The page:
NPRM -- Delisting

      04/07/04

      69 FR 18327

      NPRM-Stay

      04/07/04

      69 FR 18338

      Final Action - Stay

      08/18/04

      69 FR 51184

      Final Action - Delisting

      06/00/07

      Regulatory Flexibility Analysis Required: No

      Small Entities Affected: No

      Government Levels Affected: None

      Additional Information: SAN No. 4751;

      Other Statutory deadline: 12 months from the date of the receipt of the last information completing the petition.

      Sectors Affected: 3336 Engine, Turbine, and Power Transmission

      Equipment Manufacturing; 221112 Fossil Fuel Electric Power Generation

      Agency Contact: Kelly Rimer, Environmental Protection Agency, Air and

      Radiation, C404-01, Research Triangle Park, NC 27711

      Phone: 919-541-2962

      Fax: 919 541-0840

      Email: rimer.kelly@epamail.epa.gov

      Dave Guinnup, Environmental Protection Agency, Air and Radiation, C404- 01, Research Triangle Park, NC 27711

      Phone: 919-541-5368

      Fax: 919 541-0840

      Email: guinnup.dave@epamail.epa.gov

      RIN: 2060-AK73

    185. NESHAP: GROUP I POLYMERS AND RESINS--RESIDUAL RISK STANDARDS

      Priority: Substantive, Nonsignificant

      Legal Authority: 42 USC 7401 et seq

      CFR Citation: Not Yet Determined

      Legal Deadline: Final, Statutory, September 6, 2004.

      Abstract: EPA developed technology-based standards for this source category under section 112(d) of the CAA, codified in 40 CFR part 63, subpart U. This source category covers process units used to manufacture elastomer products from raw materials. The current action, required by section 112(f) of the CAA, is to assess residual risks from this same source category,

      Page 27592

      and develop additional emission standards, as necessary, to provide an ample margin of safety.

      Timetable:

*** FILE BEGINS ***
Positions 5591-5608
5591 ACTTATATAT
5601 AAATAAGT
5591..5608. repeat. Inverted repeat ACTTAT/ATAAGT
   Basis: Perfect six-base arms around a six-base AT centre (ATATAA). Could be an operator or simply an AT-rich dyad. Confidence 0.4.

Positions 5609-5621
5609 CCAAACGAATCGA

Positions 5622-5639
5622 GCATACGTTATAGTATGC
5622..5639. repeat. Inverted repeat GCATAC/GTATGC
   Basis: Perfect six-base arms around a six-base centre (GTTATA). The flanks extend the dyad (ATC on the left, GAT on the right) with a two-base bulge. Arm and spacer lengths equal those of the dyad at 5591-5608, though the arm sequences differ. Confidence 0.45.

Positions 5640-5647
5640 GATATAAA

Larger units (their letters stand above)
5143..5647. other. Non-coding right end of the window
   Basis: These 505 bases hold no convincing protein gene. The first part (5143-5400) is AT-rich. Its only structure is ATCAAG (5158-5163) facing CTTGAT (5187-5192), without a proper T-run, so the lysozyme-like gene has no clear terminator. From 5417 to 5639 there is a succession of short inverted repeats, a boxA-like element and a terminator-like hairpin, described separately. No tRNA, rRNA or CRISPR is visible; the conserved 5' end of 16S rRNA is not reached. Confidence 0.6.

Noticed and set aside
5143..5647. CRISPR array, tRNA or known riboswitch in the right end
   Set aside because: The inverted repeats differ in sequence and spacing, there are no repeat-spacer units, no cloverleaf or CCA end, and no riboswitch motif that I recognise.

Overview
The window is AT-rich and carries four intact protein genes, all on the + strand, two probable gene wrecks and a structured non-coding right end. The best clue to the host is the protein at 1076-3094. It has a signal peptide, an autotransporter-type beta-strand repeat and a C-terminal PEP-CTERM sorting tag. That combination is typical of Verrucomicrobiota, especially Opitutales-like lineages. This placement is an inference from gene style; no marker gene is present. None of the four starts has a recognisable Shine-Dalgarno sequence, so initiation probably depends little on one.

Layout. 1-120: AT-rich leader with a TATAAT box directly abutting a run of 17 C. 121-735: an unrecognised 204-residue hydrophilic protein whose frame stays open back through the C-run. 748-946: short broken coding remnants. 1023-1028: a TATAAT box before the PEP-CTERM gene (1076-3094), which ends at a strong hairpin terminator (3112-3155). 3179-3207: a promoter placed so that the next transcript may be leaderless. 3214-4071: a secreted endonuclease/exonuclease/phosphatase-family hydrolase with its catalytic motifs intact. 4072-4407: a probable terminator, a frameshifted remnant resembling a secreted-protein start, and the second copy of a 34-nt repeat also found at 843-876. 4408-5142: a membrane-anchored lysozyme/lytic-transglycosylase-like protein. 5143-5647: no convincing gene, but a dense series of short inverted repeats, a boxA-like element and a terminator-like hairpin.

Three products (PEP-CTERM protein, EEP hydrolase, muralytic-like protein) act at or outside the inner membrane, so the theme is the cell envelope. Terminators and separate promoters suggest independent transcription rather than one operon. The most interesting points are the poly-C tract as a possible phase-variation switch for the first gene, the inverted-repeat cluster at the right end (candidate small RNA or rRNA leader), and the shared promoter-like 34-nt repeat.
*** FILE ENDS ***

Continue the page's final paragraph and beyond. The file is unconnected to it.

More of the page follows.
Action

      Date

      FR Cite

      NPRM

      10/00/07

      Regulatory Flexibility Analysis Required: No

      Small Entities Affected: No

      Government Levels Affected: None

      Additional Information: SAN No. 4656;

      Sectors Affected: 325212 Synthetic Rubber Manufacturing

      Agency Contact: Bob Rosensteel, Environmental Protection Agency, Air and Radiation, C504-04, Research Triangle Park, NC 27711

      Phone: 919-541-5608

      Fax: 919 541-3470

      Email: rosensteel.bob@epamail.epa.gov

      Robin Dunkins, Environmental Protection Agency, Air and Radiation,

      C504-04, Research Triangle Park, NC 27711

      Phone: 919-541-5335

      Fax: 919-541-3470

      Email: dunkins.robin@epamail.epa.gov

      RIN: 2060-AK12

    186. NESHAP: GROUP IV POLYMERS AND RESINS--RESIDUAL RISK STANDARDS

      Priority: Substantive, Nonsignificant

      Legal Authority: 42 USC 7401 et seq

      CFR Citation: Not Yet Determined

      Legal Deadline: Final, Statutory, September 12, 2004.

      Abstract: EPA developed technology-based standards for this source category under section 112(d) of the CAA, codified in 40 CFR part 63, subpart JJJ. This source category covers chemical process units used to manufacture thermoplastic products from raw materials. The current action, required by section 112(f) of the CAA, is to assess residual risks from this same source category, and develop additional emission standards, as necessary, to provide an ample margin of safety.

      Timetable:

      Action

      Date

      FR Cite

      NPRM

      10/00/07

      Regulatory Flexibility Analysis Required: No

      Small Entities Affected: No

      Government Levels Affected: None

      Additional Information: SAN No. 4658;

      Sectors Affected: 325211 Plastics Material and Resin Manufacturing

      Agency Contact: Bob Rosensteel, Environmental Protection Agency, Air and Radiation, C504-04, Research Triangle Park, NC 27711

      Phone: 919-541-5608

      Fax: 919 541-3470

      Email: rosensteel.bob@epamail.epa.gov

      Robin Dunkins, Environmental Protection Agency, Air and Radiation,

      C504-04, Research Triangle Park, NC 27711

      Phone: 919-541-5335

      Fax: 919-541-3470

      Email: dunkins.robin@epamail.epa.gov

      RIN: 2060-AK15

    187. INTERSTATE OZONE TRANSPORT: RULEMAKING ON SECTION 126 PETITIONS